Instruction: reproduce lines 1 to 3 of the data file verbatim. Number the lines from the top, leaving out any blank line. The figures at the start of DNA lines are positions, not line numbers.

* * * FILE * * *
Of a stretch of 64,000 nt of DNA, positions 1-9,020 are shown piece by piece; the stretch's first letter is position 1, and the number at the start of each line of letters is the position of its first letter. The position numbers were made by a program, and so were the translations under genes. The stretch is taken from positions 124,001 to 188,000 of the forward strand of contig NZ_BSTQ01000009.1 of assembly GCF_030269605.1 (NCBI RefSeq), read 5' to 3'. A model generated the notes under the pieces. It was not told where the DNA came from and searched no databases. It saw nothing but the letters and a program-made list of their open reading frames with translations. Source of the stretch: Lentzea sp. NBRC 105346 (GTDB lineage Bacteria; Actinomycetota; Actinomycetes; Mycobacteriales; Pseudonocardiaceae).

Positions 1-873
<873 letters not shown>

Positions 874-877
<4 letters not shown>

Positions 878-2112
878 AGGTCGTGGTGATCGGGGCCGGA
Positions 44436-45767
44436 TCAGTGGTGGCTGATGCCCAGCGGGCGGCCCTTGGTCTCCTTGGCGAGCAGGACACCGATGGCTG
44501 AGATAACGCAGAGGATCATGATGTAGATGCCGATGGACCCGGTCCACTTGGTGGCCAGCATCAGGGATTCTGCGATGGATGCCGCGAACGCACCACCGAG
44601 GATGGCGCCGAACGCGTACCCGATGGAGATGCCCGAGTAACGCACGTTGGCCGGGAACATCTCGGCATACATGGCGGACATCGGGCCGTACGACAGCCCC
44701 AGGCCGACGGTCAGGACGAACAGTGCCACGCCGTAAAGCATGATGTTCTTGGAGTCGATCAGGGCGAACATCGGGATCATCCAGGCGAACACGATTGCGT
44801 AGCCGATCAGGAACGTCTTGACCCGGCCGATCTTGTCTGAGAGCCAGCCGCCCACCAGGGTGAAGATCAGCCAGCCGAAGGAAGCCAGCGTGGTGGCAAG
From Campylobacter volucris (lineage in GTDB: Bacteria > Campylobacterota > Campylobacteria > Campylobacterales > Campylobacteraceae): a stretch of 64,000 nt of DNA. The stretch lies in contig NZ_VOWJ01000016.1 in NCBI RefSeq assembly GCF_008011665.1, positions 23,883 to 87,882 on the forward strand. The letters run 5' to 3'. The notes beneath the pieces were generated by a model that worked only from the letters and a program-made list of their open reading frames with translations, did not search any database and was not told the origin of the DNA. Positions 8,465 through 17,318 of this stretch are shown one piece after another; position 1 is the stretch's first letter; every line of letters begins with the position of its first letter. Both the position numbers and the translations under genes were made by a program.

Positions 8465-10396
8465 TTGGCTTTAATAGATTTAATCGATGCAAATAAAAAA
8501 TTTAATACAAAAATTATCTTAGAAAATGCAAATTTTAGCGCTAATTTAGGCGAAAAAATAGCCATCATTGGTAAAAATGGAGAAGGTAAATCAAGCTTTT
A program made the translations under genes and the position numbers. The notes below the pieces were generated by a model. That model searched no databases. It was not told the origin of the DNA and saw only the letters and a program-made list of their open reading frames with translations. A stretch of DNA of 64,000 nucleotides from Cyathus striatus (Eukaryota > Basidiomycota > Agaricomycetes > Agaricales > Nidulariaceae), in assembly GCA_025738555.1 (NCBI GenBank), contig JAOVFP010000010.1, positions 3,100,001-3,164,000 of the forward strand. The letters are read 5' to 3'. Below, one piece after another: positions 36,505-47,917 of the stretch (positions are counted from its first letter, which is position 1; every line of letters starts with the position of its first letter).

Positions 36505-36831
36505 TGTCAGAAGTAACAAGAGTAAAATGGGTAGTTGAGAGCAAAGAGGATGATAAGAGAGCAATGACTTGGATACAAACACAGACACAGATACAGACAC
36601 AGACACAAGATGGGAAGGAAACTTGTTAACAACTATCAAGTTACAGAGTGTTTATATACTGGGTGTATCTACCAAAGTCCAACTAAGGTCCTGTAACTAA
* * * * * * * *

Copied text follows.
Of a stretch of 64,000 nt of DNA, positions 1-9,020 are shown piece by piece; the stretch's first letter is position 1, and the number at the start of each line of letters is the position of its first letter. The position numbers were made by a program, and so were the translations under genes. The stretch is taken from positions 124,001 to 188,000 of the forward strand of contig NZ_BSTQ01000009.1 of assembly GCF_030269605.1 (NCBI RefSeq), read 5' to 3'. A model generated the notes under the pieces. It was not told where the DNA came from and searched no databases. It saw nothing but the letters and a program-made list of their open reading frames with translations. Source of the stretch: Lentzea sp. NBRC 105346 (GTDB lineage Bacteria; Actinomycetota; Actinomycetes; Mycobacteriales; Pseudonocardiaceae).

Positions 1-873
<873 letters not shown>